Changes being rolled out by the Australian government could have a serious impact on the health and sustainability of the domestic TV industry, insiders are cautioning.
The concerns stem from a move which will make the temporary COVID-induced suspension of content quotas more permanent.
So, while Australian productions will get a raise in next week’s federal budget – with AUS$50 million in new funding being directed towards the arts sector – the added money arrives with a cut to domestic production requirements for local broadcasters.
Beginning next year, the change in policy will free networks from the need to broadcast at least 260 hours of children’s programs and 130 hours of pre-school programs annually. While 55% of programs aired during the day (6 a.m. to midnight) will still be required to be local, the new quotas can be met by any mix of drama, children’s content or documentaries.
The news was met positively by several Australian broadcasters, who say it frees them to spend money on programming that consumers want to watch – and will therefore increase domestic production.
Channel Ten boss Beverley McGarvey told Mumbrella‘s Brittney Rigby that the “reforms are a win for audiences, a win for networks and a win for the local production sector.
“They promise fairness and flexibility, allowing us to continue to invest in the programs our audiences love while giving them the choice of the time and the place that they choose to watch them,” she said.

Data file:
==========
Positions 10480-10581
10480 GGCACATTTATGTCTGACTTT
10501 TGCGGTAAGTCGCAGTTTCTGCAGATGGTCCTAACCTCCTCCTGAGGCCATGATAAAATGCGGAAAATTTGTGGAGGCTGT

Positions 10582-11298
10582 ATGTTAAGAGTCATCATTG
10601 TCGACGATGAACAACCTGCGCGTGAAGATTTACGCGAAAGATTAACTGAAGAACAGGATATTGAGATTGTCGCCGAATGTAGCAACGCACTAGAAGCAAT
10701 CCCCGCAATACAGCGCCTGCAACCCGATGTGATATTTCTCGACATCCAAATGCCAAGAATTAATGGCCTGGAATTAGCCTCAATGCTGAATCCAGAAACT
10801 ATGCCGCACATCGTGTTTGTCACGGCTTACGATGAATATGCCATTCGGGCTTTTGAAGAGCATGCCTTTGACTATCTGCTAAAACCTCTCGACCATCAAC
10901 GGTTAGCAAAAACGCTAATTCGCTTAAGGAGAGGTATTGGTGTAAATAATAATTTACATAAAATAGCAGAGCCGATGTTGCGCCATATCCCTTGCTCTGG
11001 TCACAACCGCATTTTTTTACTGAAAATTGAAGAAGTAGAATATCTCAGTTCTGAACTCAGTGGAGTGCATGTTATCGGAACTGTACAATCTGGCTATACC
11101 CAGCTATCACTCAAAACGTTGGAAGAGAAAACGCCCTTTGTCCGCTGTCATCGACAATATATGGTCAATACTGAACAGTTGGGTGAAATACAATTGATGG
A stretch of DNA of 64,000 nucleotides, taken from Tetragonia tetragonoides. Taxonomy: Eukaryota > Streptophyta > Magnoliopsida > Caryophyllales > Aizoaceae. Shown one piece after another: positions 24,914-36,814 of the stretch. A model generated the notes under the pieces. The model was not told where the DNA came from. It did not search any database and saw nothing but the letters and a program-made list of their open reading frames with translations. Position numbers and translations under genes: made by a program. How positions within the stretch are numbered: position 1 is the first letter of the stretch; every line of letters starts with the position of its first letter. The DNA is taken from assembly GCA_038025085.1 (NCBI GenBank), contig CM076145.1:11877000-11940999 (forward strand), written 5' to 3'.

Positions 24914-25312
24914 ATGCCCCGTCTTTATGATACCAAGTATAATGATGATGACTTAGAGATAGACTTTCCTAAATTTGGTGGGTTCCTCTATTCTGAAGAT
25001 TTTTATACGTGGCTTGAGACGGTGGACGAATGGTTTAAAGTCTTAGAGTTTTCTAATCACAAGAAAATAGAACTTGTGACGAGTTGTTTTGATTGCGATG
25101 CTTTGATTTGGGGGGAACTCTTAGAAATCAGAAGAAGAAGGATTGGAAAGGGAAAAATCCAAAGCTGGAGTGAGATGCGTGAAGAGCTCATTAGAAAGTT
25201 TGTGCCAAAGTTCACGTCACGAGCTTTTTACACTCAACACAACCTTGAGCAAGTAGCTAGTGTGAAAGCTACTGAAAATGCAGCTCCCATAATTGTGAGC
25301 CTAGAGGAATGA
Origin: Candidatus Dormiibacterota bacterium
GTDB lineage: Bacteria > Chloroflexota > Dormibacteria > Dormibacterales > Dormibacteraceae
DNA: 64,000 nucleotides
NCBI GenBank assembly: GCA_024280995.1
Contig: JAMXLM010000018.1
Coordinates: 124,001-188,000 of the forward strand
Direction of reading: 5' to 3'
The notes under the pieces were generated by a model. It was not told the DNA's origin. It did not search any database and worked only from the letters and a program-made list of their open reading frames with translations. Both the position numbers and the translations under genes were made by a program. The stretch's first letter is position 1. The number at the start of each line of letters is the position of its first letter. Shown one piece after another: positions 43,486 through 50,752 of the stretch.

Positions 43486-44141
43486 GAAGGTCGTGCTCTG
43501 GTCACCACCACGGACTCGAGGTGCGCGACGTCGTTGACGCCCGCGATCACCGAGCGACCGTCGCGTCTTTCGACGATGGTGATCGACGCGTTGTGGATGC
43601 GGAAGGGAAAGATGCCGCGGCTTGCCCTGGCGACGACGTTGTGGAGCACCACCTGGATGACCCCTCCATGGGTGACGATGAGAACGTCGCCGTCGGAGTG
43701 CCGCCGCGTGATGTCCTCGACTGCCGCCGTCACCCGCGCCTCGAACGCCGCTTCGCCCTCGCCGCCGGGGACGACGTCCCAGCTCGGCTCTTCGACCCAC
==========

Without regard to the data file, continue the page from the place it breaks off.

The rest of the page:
But the moves have not been welcomed by film body Screen Producers Australia (SPA). The SPA predicts they will have a devastating effect on the amount of content being produced domestically – at least a 50 percent drop, at the cost of thousands of jobs in the sector.
“With the local screen industry already reeling from the impacts of COVID-19 and the freezing of contracting caused by the suspension of quotas since April, the announcement today is an unfortunate backward step and we predict will result in the demise of many Australian businesses and livelihoods,” said SPA CEO Matthew Deaner (pictured) in a statement.
“Deregulation of legacy platforms without a transition plan into regulation of new platforms creates a disjointed and incomplete policy response that tinkers around the edges, appears to have been driven by old-world thinking and has scant regard to the future of Australian screen content,” he added.